Von Oppenheim tried to sell eight reliefs in New York in 1932, but couldn't find a buyer after the market crash, so he left them in storage and returned to Berlin. In 1942, US president Franklin D Roosevelt issued an executive order to establish the Office of the Alien Property Custodian. That meant that any objects on American soil that belonged to US enemies could be seized and auctioned, with the eight reliefs shared equally between New York's Metropolitan Museum of Art and Baltimores' Walters Art Museum. One relief from the National Museum of Aleppo was also donated to Syria's Deir ez-Zor Museum in 1974.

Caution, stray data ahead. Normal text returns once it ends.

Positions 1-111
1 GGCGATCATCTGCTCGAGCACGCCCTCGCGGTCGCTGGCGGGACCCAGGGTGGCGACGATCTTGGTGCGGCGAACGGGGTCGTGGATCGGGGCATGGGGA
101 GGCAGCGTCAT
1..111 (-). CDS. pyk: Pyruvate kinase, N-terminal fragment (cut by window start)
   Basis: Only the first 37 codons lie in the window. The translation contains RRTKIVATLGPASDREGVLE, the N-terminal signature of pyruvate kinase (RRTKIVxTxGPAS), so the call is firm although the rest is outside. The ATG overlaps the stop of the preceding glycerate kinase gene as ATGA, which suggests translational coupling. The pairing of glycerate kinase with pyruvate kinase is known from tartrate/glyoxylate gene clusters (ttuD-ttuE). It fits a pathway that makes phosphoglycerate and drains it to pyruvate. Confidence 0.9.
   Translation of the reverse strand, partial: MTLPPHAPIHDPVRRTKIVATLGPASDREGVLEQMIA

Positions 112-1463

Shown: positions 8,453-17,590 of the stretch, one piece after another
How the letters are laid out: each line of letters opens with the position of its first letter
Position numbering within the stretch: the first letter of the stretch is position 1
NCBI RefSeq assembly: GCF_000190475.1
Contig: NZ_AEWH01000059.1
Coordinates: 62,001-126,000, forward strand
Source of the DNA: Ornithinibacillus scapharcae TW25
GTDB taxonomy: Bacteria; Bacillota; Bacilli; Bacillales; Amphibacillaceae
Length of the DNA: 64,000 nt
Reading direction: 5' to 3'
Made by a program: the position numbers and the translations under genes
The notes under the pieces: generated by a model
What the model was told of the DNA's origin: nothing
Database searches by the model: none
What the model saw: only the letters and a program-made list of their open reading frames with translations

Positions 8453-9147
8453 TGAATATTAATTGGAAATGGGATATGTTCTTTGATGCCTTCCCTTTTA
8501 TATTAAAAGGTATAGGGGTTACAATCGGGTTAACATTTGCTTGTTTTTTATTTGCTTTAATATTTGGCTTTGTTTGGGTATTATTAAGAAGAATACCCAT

In 2016, one of the reliefs not yet accounted for appeared on the market and was bought by the Louvre. It was meant to have belonged to the great-grandson of a French soldier stationed in Tell Halaf during the First World War.
Of the 194 reliefs, 121 are now divided between Berlin, Paris, London, Baltimore, New York, Aleppo and Deir ez-Zor. "I started getting in touch with these museums, asking them if I could create rubbings of the reliefs in an attempt to reunify an object that can never be brought back together," Tabet says. "I've made 32 rubbings. I'm now in touch with the British Museum and will do the rubbings at the end of this year, while I also hope to go back to Syria to continue my quest."
Pulling together his great-grandfather's story